Milne went to the Royal Military Academy at Woolwich and in 1885 was gazetted to the Royal Artillery. Twelve years later he attended the Staff College, Camberley, and, that same year, accompanied Sir H. H. Kitchener up the Nile and directed artillery fire at the battle of Omdurman.
Milne was attached to Kitchener's intelligence staff during the Boer War as brevet lieutenant colonel. In 1913 he became commander of the artillery of the Fourth Division (Woolwich), and led this unit in France in August 1914 during the battles of Le Cateau, the Marne, and the Aisne. When Sir John French transferred the British Expeditionary Force to Flanders in October, Milne was promoted brigadier general; the next year promotion to major general on the General Staff of the Second Army followed.
Milne's career shifted radically when he was given command of the Twenty-seventh Division and ordered to Salonika: he was chosen for this post primarily because it was believed that he was sufficiently strong of character to resist the blandishments of the French General Maurice Sarrail, the overall Allied field commander in Greece. In January 1916, Milne was entrusted with command of the XVI Corps, and later that year with all British forces at Salonika under General Sarrail, and then those under General Franchet d'Esperey.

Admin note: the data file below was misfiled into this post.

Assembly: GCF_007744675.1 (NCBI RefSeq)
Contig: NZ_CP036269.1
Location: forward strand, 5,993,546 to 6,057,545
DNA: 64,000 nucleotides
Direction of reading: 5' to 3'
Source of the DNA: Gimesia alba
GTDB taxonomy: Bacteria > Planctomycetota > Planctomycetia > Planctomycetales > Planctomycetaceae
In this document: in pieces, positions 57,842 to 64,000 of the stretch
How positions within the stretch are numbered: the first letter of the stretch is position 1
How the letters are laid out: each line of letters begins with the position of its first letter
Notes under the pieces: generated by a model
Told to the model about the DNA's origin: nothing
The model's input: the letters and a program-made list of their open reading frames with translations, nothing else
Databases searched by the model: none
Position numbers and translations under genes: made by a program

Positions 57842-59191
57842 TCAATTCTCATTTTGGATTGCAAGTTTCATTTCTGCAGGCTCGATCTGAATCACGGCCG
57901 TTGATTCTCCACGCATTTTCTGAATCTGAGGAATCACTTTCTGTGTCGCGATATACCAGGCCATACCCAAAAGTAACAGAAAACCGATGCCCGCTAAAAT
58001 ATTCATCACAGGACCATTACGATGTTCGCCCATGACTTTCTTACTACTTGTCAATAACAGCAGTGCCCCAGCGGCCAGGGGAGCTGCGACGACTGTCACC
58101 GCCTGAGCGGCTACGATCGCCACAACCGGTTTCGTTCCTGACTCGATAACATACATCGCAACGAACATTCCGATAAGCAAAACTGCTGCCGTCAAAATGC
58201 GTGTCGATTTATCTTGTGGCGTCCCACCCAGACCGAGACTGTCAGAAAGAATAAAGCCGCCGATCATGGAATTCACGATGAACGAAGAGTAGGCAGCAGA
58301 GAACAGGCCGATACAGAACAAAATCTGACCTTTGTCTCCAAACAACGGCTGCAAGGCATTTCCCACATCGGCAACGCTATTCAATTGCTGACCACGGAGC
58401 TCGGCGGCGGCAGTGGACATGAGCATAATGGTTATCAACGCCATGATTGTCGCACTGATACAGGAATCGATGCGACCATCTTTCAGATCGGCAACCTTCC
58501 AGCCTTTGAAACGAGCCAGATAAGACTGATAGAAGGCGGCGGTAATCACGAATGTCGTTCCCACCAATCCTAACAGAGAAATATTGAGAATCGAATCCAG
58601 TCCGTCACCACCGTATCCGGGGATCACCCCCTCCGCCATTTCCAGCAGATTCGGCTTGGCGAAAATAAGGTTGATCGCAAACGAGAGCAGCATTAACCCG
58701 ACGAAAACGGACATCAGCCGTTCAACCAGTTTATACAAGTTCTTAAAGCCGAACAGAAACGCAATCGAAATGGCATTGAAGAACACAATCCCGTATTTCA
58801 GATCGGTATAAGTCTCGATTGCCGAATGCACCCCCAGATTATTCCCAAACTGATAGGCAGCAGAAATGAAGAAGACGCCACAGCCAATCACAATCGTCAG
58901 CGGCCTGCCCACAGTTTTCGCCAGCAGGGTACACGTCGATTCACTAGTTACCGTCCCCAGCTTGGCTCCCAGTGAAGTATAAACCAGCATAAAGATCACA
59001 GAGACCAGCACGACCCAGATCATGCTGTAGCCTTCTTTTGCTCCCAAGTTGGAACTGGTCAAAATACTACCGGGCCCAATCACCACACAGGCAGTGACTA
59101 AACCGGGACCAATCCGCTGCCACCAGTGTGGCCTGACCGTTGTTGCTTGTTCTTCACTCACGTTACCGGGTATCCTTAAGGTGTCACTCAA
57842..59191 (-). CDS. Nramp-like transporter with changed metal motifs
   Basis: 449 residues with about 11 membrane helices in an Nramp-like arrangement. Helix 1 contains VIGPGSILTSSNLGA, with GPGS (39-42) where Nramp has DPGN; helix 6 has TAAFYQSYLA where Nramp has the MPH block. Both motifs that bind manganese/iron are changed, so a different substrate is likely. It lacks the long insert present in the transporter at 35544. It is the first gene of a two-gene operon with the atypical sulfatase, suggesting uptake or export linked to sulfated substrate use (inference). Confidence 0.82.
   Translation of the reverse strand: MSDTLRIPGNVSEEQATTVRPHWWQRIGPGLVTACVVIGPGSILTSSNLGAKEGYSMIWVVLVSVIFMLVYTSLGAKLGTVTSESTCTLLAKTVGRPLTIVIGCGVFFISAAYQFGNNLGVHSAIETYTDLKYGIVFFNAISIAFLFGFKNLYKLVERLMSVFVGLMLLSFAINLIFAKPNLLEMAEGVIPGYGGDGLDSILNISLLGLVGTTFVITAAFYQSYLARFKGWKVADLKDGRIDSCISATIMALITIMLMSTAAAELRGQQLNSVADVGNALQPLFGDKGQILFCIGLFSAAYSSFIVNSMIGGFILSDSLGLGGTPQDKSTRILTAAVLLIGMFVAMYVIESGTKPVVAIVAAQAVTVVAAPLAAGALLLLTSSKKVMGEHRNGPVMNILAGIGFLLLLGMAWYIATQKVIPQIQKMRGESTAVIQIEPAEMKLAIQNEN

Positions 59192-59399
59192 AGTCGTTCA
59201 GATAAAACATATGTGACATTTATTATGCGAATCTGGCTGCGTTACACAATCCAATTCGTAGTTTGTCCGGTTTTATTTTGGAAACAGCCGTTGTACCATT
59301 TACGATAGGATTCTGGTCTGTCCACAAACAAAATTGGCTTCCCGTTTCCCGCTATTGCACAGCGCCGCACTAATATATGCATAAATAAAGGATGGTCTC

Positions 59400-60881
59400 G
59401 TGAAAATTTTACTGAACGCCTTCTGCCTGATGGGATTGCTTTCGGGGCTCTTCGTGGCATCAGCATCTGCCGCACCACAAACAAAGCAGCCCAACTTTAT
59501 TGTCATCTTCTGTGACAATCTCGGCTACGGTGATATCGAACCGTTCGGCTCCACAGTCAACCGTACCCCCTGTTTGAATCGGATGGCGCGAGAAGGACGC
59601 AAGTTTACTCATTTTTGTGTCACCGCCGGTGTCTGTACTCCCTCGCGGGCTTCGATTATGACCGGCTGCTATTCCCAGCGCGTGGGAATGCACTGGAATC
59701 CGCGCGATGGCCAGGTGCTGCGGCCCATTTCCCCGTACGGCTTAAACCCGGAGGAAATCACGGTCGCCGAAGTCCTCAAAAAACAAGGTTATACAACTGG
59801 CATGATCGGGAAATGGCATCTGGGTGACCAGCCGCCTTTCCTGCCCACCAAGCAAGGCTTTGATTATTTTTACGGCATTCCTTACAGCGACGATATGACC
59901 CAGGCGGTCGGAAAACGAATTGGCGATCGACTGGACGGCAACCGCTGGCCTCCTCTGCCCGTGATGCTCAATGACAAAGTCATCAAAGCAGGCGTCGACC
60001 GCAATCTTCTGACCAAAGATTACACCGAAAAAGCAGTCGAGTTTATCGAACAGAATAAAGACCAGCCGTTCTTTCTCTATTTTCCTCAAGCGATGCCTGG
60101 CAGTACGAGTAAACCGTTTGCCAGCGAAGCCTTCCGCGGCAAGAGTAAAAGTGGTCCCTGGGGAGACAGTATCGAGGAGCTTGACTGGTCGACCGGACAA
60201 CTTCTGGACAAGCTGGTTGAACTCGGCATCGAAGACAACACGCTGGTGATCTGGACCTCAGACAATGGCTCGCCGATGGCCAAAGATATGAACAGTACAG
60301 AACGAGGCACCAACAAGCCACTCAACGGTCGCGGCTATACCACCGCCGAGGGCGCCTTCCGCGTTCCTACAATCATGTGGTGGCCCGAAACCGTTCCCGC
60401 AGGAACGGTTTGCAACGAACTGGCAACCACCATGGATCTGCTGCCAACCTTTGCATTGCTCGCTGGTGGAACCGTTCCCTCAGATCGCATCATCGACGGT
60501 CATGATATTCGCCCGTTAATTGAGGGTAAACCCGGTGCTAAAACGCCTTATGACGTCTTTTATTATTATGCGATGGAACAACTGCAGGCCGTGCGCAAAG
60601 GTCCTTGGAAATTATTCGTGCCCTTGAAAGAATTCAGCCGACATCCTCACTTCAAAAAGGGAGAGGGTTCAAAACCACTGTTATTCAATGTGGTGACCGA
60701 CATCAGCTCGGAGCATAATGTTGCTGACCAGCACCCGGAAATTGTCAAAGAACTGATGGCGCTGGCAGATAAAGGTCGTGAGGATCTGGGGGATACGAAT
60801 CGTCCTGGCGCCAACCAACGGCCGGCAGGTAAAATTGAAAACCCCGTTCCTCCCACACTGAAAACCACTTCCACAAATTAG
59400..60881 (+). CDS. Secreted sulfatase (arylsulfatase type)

The story of the British at Salonika is one of frustration: Milne possessed insufficient troops, his units suffered from disease, and they labored under the difficulty of the terrain. The chief of the Imperial General Staff, Sir William Robertson, opted for a cautious stance in Greece against the Bulgars. It was not until April 24, 1917, that Milne was finally ordered to go on the attack near Lake Dorain, and he was repulsed with heavy losses. French and Serbian forces were finally able to advance against Bulgaria in 1918 and, after the collapse of the Sofia government, Milne advanced to the Turkish frontier, eventually occupying Constantinople after the fall of the Ottoman Empire.
Milne remained at the Porte until November 1920, being promoted general that same year. Two years later he was given the Eastern Command at home, and in 1926 was appointed chief of the Imperial General Staff. He was promoted field marshal in 1928 and five years later retired as Baron Milne, of Salonika and Rubislaw, county of Aberdeen. Milne spent the Second World War enrolled in the Home Guard, and died in London on March 23, 1948. He was known for his keen wit, immense energy, and penetrating intellect.
In 1905, he married Claire Maitland, daughter of Sir John Nisbet Maitland, 5th Baronet; they had a son and a daughter.